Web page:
protect a convoy from search, II.-
Inviolability of the territories of a
state applies cqually to her ships of
war, 13-hown from Grotius, 14.-
A consequence of peculiar absurdity
arising from admitting the right of
nations to search each other's ships, Is.
-Doctrine that the fea may be appro-
priated by a people, examined, 16.
How far that right, as claimed by Bri-
tain, has been acknowledged by other
nations, 17.-Only instances in which
the right of searching ships of war has
been entertained, 19.-Right of search-
ing merchantmen admitted by the
Dutch, but denied with regard to ships
of the state, 20.- Importance of the
right of search overvalued, 21.-Claim

Obelisk, Egyptian, placed in front of St.

Peter's at Rome, 189.
Obfervations on the means of increasing

the regular army, 171.-Fickleness of
our ministry in their military plans,
ib. Only ways in which the army
of a state can be recruited, 172.-Cau-
ses which prevent the recruiting of the
army by voluntary enlistment, ib.
Army of reserve, a molt iniquitous and
oppressive measure, 174.-Only ration-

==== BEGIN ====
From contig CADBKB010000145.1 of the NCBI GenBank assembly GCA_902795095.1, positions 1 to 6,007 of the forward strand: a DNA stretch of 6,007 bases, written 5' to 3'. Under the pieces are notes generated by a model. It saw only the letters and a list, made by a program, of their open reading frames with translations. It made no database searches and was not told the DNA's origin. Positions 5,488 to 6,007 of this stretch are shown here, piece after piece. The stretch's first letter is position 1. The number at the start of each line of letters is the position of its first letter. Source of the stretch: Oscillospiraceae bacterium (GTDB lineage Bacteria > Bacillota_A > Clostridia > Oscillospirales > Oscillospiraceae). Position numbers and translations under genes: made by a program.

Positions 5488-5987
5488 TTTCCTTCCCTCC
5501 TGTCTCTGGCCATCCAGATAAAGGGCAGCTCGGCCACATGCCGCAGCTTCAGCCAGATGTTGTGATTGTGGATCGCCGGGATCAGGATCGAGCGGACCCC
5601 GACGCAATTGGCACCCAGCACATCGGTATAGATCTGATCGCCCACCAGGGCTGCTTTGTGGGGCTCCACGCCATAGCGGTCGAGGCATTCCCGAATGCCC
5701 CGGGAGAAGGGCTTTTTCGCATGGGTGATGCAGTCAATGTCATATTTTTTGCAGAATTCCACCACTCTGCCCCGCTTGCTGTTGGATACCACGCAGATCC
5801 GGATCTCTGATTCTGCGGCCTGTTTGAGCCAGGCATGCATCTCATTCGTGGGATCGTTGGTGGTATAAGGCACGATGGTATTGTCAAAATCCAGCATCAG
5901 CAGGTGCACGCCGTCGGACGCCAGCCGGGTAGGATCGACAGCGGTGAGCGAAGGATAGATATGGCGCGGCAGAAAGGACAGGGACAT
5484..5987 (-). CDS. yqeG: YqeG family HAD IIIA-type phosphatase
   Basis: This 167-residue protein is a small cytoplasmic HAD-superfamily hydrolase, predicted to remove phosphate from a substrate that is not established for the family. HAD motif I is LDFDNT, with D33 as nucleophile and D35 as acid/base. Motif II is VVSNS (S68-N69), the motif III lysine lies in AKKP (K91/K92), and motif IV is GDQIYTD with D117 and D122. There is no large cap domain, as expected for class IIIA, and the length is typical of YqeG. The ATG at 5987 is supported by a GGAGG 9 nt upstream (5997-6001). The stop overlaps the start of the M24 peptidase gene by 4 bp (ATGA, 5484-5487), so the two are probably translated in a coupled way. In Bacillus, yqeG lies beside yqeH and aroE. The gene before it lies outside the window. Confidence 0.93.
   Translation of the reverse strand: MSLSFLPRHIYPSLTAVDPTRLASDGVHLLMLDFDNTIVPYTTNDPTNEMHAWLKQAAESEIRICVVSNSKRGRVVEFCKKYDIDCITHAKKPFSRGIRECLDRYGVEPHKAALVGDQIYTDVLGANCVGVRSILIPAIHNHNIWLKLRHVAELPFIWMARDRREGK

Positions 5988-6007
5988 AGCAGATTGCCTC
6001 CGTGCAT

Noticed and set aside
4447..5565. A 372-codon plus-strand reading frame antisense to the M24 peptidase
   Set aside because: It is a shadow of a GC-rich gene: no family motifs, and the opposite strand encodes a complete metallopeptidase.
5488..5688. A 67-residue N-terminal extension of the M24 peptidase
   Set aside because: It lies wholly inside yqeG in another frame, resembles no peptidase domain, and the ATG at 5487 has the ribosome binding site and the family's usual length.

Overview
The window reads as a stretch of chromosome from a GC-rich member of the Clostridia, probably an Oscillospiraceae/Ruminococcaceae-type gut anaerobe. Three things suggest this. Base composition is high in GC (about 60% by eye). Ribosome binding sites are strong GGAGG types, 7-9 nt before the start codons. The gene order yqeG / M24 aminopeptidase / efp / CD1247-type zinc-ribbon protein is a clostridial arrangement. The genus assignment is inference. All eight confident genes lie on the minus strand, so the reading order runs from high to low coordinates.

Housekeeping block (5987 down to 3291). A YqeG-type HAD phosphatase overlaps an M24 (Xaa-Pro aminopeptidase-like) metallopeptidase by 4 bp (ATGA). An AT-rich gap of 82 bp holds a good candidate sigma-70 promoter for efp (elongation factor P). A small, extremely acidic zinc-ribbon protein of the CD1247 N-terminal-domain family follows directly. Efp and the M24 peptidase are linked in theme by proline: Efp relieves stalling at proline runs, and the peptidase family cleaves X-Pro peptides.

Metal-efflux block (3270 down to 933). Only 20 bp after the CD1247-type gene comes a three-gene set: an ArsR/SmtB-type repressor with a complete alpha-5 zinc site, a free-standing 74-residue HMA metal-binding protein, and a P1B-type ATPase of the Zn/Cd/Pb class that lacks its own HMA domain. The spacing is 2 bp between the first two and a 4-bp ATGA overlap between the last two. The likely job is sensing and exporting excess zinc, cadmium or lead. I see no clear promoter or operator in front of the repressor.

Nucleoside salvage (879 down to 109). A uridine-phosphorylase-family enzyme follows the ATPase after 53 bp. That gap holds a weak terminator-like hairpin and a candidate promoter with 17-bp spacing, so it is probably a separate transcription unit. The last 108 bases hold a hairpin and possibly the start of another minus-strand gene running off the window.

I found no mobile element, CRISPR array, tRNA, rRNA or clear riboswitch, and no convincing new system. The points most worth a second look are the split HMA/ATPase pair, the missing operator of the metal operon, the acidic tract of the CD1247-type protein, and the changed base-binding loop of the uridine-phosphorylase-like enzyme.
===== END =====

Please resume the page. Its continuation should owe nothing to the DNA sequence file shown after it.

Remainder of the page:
al plan that has hitherto been proposed
for the recruiting of the army, 178.
Dependence in case of invasion, only
to be placed on the exertions of thc re-

gular army, 181,
Otway, ode of, 33.

P
Paisloy, process of purifying the water of

a small river at, described, 202.
Palace, imperial, at Rome, vaftness of,

53.
Polinus, account of the city of, 45.
Peter the Great, character of, 308.
Pbalans, Macedonian, description of, 56.
Pbilopamen, by a well-timed manæuyre,

decides the victory at Sellaria in favour

of the Achæans, 50..
Place La, Traité de Mechanique Céleste,

249 - Astronomy the most sublime and
perfect of the physical sciences, ibid.
View of the principal improvements
made in the integral calculus, 250.
General character of the present work,
254.-Division of the subject, 255.
Problem of three bodies, 256.; steps